From Book III of De Rerum Natura of Titus Lucretius Carus
translated by David R. Slavitt
Or worse and more fantastic, he resents that he is mortal
and was born only to die. The plain truth of the matter 780
he will not admit is that he will not be there to look on,
wring his hands, shed tears, and invite the tears of others.
He worries about being mauled by the jaws of savage beasts,
but why is this better than being placed on a hot fire
and cooked to ashes, or even packed in honey and buried
on a marble slab or crushed beneath six feet of earth?
Or he thinks of the life he is leaving and how he will miss the kisses
his wife and his children give him when he gets home in the evening,
thrilling his heart with their sweetness. And his nice house! And his money!
To be robbed of all that? “Poor man! Poor man!” he says. 790
What he forgets is that by the same token he’ll be
relieved of all his earthly cravings, appetites, lusts,
and fears, and he will be finally freed of the sources of all
human misery, reaching a grand and lovely indifference.
In the tranquil sleep of death he will lie at last, excused
from all the troubles we know in this vale of tears, while we,
who have survived him, will weep what tears of grief he may
have deserved as his body turns to ash on the blazing pyre.
Ours is the sadness that time can never entirely heal—
although we, too, could inquire why we mourn the departed 800
whose lot is better than ours. and pine in extravagant sorrow.
You’ve been, no doubt, at those banquets where men in garlands get up,
raise their goblets, and spout convivial nonsense bemoaning
how sweet life is, but short, and how such moments as this
will soon be gone, how tempus surely does fugit. . . The whole
routine! But do you suppose that after death what you’ll want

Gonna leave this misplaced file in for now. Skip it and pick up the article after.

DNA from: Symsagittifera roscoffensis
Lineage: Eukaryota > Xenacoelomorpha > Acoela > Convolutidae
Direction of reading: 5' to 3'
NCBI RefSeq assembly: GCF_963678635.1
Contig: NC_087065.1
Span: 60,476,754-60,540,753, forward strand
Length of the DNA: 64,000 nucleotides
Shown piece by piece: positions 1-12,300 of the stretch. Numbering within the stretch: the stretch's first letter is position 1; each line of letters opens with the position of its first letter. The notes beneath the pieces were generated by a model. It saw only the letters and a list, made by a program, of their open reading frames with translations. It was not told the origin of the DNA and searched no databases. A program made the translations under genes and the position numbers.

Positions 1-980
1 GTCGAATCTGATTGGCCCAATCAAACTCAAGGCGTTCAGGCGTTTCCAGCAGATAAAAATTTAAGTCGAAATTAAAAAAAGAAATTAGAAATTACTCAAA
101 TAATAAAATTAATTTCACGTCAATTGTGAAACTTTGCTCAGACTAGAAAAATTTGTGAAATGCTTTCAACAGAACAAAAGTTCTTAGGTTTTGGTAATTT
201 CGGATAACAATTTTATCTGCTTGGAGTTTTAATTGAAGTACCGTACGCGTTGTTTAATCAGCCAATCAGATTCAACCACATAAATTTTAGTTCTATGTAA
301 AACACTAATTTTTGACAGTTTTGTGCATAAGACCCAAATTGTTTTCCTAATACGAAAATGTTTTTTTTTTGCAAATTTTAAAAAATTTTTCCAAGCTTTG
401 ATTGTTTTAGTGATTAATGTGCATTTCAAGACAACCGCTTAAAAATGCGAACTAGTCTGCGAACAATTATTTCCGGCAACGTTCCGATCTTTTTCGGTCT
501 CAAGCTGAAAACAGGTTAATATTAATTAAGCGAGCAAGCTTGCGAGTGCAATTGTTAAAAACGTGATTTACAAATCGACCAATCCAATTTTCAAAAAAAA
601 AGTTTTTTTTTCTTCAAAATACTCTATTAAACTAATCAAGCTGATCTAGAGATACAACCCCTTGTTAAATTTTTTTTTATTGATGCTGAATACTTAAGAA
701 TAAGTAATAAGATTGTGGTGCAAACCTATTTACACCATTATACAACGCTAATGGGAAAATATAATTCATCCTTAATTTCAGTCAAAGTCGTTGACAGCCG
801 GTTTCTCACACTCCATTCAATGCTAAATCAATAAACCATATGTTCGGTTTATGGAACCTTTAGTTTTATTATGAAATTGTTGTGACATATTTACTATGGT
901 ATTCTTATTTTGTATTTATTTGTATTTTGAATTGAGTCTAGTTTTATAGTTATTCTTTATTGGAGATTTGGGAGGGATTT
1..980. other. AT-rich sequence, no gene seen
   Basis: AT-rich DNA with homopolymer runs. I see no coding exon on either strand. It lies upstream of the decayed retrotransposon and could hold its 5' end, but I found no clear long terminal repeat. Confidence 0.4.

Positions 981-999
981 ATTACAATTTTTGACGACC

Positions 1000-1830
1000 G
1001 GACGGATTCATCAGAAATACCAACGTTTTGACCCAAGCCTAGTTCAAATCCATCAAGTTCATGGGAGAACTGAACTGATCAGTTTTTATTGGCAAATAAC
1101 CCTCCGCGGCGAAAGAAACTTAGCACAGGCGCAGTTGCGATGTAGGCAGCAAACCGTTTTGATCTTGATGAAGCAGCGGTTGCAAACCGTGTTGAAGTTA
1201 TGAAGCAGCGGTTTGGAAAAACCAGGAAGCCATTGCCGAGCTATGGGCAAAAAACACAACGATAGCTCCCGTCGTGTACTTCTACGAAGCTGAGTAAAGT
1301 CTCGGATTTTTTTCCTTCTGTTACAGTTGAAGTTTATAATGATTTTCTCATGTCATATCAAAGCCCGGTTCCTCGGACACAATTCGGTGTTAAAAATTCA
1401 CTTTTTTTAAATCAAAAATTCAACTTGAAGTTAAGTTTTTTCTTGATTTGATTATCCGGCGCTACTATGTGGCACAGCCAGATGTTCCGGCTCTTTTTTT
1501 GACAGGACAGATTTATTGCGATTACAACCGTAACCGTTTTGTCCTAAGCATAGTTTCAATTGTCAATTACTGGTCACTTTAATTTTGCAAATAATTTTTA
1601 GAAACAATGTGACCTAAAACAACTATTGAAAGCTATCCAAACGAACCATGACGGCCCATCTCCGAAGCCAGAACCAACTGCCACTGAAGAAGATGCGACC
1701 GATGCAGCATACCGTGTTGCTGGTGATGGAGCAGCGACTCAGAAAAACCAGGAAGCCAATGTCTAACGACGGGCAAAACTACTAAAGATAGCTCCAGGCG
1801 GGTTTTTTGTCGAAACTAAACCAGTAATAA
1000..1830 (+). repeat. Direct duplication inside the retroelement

is wine? Or canapés? Or bowls of fruit and garlands,
for goodness’ sake? What you will not want is this world,
or life, or even yourself. With body and mind asleep
in that everlasting slumber, no craving at all can touch you. 810
You know how it is when you wake at some loud noise in the night
and it takes a moment or two for the atoms of mind to gather
together. Now ask yourself how short the distance must be,
for they are all still in your body! But after death, they are scattered
all over the universe. You need not fear to be wakened,
and death, therefore, can’t threaten. You will not be rudely roused
to the business of life again after that terminal stop.
Nature herself could offer her justified correction,
asking, “What is the trouble? Why do you sorrow at death?
Have you enjoyed your life, and gathered its many blessings 820
into the Danaids’ sieve and been left in the end with nothing?
Why not, like a guest at a banquet, fed to satiety, leave
gracefully, with thanks, and go to your rest in peace?
Or, if your life has been plagued by poverty, ill-luck,
injustice, the scorn of your neighbors, why are you asking for more?
What reason have you to think it ever will get any better?
Ought you not to welcome the end to life and its bitter
trials? This is what there is! I have no way to improve
your plight or that of mankind! Is your body failing you yet?
If not, it probably will. The years will wear out your limbs, 830
your sight will grow dim, and your hearing decrease. Go on and outlive
all your friends and loved ones! Live, forever! But this
is what that life will be, and has always been.” What answer
can you make to Nature then, but to nod in sad agreement?
Note to our readers: This translation will soon be published by the University of California. The numbers in it represent the numbers corresponding to the translation, not the original Latin.
Also, you may notice subtle differences within the text with regard to spacing and alignment. This text does not offer an exact replica of the print, due to issues related to relative screen pixels. We hope that you appreciate the translation and our attempt to preserve the text in electronic form.*
* The Romans were not adept with digital pixels.
Per Contra Poetry - Fall 2006